Background: Scoping studies are increasingly undertaken as distinct activities. The interpretation, methodology and expectations of scoping are highly variable. This suggests that conceptually, scoping is a poorly defined ambiguous term. The distinction between scoping as an integral preliminary process in the development of a research proposal or a formative, methodologically rigorous activity in its own right has not been extensively examined.
Aims: The aim of this review is to explore the nature and status of scoping studies within the nursing literature and develop a working definition to ensure consistency in the future use of scoping as a research related activity.
Design: This paper follows an interpretative scoping review methodology.
Data sources: An explicit systematic search strategy included literary and web-based key word searches and advice from key researchers. Electronic sources included bibliographic and national research register databases and a general browser.
Results: The scoping studies varied widely in terms of intent, procedural and methodological rigor. An atheoretical stance was common although explicit conceptual clarification and development of a topic was limited. Four different levels of inquiry ranging from preliminary descriptive surveys to more substantive conceptual approaches were conceptualised. These levels reflected differing dimensional distinctions in which some activities constitute research whereas in others the scoping activities appear to fall outside the remit of research. Reconnaissance emerges as a common synthesising construct to explain the purpose of scoping.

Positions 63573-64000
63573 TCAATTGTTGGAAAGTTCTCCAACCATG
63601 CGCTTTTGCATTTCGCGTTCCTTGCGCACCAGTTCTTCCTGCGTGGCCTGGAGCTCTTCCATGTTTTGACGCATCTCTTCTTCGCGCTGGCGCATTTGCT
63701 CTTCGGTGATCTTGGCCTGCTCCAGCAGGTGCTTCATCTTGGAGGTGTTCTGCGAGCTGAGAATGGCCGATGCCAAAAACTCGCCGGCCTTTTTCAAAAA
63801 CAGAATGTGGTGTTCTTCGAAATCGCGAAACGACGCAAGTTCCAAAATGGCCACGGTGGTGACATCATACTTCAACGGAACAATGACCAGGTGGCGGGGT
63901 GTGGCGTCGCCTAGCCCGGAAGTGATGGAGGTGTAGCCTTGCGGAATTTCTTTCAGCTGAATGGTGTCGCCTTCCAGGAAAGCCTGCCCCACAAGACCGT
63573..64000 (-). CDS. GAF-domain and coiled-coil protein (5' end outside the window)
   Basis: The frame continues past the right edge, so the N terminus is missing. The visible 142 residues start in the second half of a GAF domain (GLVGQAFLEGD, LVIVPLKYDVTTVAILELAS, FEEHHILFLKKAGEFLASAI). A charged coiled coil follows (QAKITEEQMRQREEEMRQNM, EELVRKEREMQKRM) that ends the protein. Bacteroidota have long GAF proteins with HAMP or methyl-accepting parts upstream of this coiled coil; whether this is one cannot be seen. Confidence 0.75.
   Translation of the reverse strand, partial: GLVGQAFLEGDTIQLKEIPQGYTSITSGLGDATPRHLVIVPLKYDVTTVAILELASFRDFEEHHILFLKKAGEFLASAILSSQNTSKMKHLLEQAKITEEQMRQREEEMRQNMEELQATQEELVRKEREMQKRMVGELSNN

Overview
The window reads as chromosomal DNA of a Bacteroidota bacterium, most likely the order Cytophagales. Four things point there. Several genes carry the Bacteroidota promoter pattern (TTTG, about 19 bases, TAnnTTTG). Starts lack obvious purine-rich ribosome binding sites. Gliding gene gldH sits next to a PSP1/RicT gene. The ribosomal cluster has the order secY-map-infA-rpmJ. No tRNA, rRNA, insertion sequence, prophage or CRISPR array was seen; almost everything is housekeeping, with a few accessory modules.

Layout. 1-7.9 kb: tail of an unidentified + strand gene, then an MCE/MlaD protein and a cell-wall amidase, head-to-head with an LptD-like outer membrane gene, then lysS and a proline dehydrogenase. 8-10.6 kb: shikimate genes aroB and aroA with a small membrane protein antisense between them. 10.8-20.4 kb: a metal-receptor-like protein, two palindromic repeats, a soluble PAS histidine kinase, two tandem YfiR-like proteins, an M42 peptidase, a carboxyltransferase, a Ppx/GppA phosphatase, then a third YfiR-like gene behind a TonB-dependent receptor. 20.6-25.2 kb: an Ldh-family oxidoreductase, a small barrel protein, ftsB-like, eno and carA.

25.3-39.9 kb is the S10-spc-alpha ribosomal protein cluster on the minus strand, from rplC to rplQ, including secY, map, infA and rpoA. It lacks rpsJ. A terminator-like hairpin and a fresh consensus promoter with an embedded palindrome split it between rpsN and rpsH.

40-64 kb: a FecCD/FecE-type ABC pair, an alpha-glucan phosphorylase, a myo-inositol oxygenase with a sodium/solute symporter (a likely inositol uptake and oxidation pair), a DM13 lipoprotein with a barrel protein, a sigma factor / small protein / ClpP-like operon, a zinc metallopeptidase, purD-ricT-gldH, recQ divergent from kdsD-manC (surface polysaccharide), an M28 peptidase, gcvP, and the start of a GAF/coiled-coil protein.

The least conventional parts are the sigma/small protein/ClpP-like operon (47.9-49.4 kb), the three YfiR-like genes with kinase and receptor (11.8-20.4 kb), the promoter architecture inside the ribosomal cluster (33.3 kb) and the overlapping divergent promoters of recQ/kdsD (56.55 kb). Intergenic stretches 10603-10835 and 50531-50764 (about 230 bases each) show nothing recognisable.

Conclusions: Scoping studies in relation to nursing are embryonic and continue to evolve. Its main strengths lie in its ability to extract the essence of a diverse body of evidence giving it meaning and significance that is both developmental and intellectually creative. As with other approaches to research and evidence synthesis a more standardized approach is required.